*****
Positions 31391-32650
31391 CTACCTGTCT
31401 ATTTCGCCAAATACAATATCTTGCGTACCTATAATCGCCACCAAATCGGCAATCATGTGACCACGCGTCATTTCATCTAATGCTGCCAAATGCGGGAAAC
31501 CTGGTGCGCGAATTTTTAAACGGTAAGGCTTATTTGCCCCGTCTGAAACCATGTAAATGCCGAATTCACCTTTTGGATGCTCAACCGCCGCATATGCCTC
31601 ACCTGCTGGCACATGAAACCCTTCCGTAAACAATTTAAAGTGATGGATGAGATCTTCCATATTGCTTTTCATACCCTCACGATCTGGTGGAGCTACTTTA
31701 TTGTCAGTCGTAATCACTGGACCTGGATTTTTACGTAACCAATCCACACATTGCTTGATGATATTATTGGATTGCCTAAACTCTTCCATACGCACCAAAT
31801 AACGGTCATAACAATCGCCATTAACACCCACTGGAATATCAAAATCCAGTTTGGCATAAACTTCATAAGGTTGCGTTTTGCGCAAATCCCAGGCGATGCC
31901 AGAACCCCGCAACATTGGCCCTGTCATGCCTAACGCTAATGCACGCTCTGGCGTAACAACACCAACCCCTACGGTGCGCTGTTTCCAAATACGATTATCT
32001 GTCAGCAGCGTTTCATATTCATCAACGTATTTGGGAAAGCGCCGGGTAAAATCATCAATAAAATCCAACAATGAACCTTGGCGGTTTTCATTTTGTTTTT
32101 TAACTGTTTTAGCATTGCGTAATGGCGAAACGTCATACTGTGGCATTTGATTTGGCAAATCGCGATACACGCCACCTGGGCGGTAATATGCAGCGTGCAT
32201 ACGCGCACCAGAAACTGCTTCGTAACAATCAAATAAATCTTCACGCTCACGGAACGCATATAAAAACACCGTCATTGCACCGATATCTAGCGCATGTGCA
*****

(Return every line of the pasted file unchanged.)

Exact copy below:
Positions 31391-32650
31391 CTACCTGTCT
31401 ATTTCGCCAAATACAATATCTTGCGTACCTATAATCGCCACCAAATCGGCAATCATGTGACCACGCGTCATTTCATCTAATGCTGCCAAATGCGGGAAAC
31501 CTGGTGCGCGAATTTTTAAACGGTAAGGCTTATTTGCCCCGTCTGAAACCATGTAAATGCCGAATTCACCTTTTGGATGCTCAACCGCCGCATATGCCTC
31601 ACCTGCTGGCACATGAAACCCTTCCGTAAACAATTTAAAGTGATGGATGAGATCTTCCATATTGCTTTTCATACCCTCACGATCTGGTGGAGCTACTTTA
31701 TTGTCAGTCGTAATCACTGGACCTGGATTTTTACGTAACCAATCCACACATTGCTTGATGATATTATTGGATTGCCTAAACTCTTCCATACGCACCAAAT
31801 AACGGTCATAACAATCGCCATTAACACCCACTGGAATATCAAAATCCAGTTTGGCATAAACTTCATAAGGTTGCGTTTTGCGCAAATCCCAGGCGATGCC
31901 AGAACCCCGCAACATTGGCCCTGTCATGCCTAACGCTAATGCACGCTCTGGCGTAACAACACCAACCCCTACGGTGCGCTGTTTCCAAATACGATTATCT
32001 GTCAGCAGCGTTTCATATTCATCAACGTATTTGGGAAAGCGCCGGGTAAAATCATCAATAAAATCCAACAATGAACCTTGGCGGTTTTCATTTTGTTTTT
32101 TAACTGTTTTAGCATTGCGTAATGGCGAAACGTCATACTGTGGCATTTGATTTGGCAAATCGCGATACACGCCACCTGGGCGGTAATATGCAGCGTGCAT
32201 ACGCGCACCAGAAACTGCTTCGTAACAATCAAATAAATCTTCACGCTCACGGAACGCATATAAAAACACCGTCATTGCACCGATATCTAGCGCATGTGCA